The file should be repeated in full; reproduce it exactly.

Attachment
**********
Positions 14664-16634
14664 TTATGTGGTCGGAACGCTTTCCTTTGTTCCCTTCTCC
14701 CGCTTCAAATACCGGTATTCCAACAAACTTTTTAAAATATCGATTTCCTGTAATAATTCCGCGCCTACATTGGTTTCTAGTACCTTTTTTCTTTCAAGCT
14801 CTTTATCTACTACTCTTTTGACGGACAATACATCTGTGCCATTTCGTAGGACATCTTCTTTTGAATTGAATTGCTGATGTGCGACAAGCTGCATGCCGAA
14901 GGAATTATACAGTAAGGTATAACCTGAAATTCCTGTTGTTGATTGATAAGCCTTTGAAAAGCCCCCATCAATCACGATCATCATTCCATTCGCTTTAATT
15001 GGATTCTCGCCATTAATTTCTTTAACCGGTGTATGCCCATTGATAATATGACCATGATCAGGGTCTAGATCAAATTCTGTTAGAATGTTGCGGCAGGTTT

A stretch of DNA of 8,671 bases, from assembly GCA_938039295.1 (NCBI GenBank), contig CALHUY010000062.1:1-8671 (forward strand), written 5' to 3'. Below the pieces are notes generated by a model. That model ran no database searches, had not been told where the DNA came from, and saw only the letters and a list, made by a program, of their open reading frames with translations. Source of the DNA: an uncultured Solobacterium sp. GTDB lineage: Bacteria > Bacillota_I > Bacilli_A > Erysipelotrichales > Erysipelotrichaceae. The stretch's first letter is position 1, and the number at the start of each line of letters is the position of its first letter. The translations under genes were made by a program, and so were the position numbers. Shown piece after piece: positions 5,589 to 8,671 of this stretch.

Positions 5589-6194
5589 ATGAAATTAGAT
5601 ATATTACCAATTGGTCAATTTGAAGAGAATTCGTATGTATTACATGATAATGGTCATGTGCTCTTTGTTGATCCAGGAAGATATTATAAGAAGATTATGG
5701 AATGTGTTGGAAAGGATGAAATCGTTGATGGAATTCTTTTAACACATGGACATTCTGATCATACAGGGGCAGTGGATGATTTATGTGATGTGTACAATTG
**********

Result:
Positions 14664-16634
14664 TTATGTGGTCGGAACGCTTTCCTTTGTTCCCTTCTCC
14701 CGCTTCAAATACCGGTATTCCAACAAACTTTTTAAAATATCGATTTCCTGTAATAATTCCGCGCCTACATTGGTTTCTAGTACCTTTTTTCTTTCAAGCT
14801 CTTTATCTACTACTCTTTTGACGGACAATACATCTGTGCCATTTCGTAGGACATCTTCTTTTGAATTGAATTGCTGATGTGCGACAAGCTGCATGCCGAA
14901 GGAATTATACAGTAAGGTATAACCTGAAATTCCTGTTGTTGATTGATAAGCCTTTGAAAAGCCCCCATCAATCACGATCATCATTCCATTCGCTTTAATT
15001 GGATTCTCGCCATTAATTTCTTTAACCGGTGTATGCCCATTGATAATATGACCATGATCAGGGTCTAGATCAAATTCTGTTAGAATGTTGCGGCAGGTTT

A stretch of DNA of 8,671 bases, from assembly GCA_938039295.1 (NCBI GenBank), contig CALHUY010000062.1:1-8671 (forward strand), written 5' to 3'. Below the pieces are notes generated by a model. That model ran no database searches, had not been told where the DNA came from, and saw only the letters and a list, made by a program, of their open reading frames with translations. Source of the DNA: an uncultured Solobacterium sp. GTDB lineage: Bacteria > Bacillota_I > Bacilli_A > Erysipelotrichales > Erysipelotrichaceae. The stretch's first letter is position 1, and the number at the start of each line of letters is the position of its first letter. The translations under genes were made by a program, and so were the position numbers. Shown piece after piece: positions 5,589 to 8,671 of this stretch.

Positions 5589-6194
5589 ATGAAATTAGAT
5601 ATATTACCAATTGGTCAATTTGAAGAGAATTCGTATGTATTACATGATAATGGTCATGTGCTCTTTGTTGATCCAGGAAGATATTATAAGAAGATTATGG
5701 AATGTGTTGGAAAGGATGAAATCGTTGATGGAATTCTTTTAACACATGGACATTCTGATCATACAGGGGCAGTGGATGATTTATGTGATGTGTACAATTG